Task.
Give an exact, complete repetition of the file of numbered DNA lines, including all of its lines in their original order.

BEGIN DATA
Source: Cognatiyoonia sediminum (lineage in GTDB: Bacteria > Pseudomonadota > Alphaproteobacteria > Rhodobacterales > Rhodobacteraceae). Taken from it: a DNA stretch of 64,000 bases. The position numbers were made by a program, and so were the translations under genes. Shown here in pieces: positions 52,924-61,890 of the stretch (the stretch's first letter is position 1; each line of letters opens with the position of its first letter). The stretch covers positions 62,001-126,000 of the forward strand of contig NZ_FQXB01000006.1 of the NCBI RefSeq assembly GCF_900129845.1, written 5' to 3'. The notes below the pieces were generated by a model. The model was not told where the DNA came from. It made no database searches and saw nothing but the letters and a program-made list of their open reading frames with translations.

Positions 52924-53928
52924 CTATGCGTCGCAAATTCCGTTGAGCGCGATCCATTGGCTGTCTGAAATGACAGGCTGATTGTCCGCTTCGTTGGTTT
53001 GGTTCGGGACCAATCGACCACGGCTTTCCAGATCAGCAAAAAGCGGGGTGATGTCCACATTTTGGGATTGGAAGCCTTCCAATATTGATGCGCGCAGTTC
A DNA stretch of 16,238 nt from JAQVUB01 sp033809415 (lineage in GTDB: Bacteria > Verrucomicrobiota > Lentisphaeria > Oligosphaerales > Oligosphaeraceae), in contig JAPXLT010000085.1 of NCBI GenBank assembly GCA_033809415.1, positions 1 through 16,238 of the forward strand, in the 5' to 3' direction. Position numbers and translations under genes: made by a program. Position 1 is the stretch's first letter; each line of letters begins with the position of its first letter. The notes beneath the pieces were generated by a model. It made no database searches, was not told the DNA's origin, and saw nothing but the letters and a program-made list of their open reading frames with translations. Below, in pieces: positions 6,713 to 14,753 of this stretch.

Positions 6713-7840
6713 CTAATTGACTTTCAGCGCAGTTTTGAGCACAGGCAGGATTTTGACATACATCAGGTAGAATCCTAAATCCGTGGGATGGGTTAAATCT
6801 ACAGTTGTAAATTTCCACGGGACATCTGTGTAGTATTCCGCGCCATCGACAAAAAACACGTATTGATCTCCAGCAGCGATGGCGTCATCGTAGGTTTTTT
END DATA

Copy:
Source: Cognatiyoonia sediminum (lineage in GTDB: Bacteria > Pseudomonadota > Alphaproteobacteria > Rhodobacterales > Rhodobacteraceae). Taken from it: a DNA stretch of 64,000 bases. The position numbers were made by a program, and so were the translations under genes. Shown here in pieces: positions 52,924-61,890 of the stretch (the stretch's first letter is position 1; each line of letters opens with the position of its first letter). The stretch covers positions 62,001-126,000 of the forward strand of contig NZ_FQXB01000006.1 of the NCBI RefSeq assembly GCF_900129845.1, written 5' to 3'. The notes below the pieces were generated by a model. The model was not told where the DNA came from. It made no database searches and saw nothing but the letters and a program-made list of their open reading frames with translations.

Positions 52924-53928
52924 CTATGCGTCGCAAATTCCGTTGAGCGCGATCCATTGGCTGTCTGAAATGACAGGCTGATTGTCCGCTTCGTTGGTTT
53001 GGTTCGGGACCAATCGACCACGGCTTTCCAGATCAGCAAAAAGCGGGGTGATGTCCACATTTTGGGATTGGAAGCCTTCCAATATTGATGCGCGCAGTTC
A DNA stretch of 16,238 nt from JAQVUB01 sp033809415 (lineage in GTDB: Bacteria > Verrucomicrobiota > Lentisphaeria > Oligosphaerales > Oligosphaeraceae), in contig JAPXLT010000085.1 of NCBI GenBank assembly GCA_033809415.1, positions 1 through 16,238 of the forward strand, in the 5' to 3' direction. Position numbers and translations under genes: made by a program. Position 1 is the stretch's first letter; each line of letters begins with the position of its first letter. The notes beneath the pieces were generated by a model. It made no database searches, was not told the DNA's origin, and saw nothing but the letters and a program-made list of their open reading frames with translations. Below, in pieces: positions 6,713 to 14,753 of this stretch.

Positions 6713-7840
6713 CTAATTGACTTTCAGCGCAGTTTTGAGCACAGGCAGGATTTTGACATACATCAGGTAGAATCCTAAATCCGTGGGATGGGTTAAATCT
6801 ACAGTTGTAAATTTCCACGGGACATCTGTGTAGTATTCCGCGCCATCGACAAAAAACACGTATTGATCTCCAGCAGCGATGGCGTCATCGTAGGTTTTTT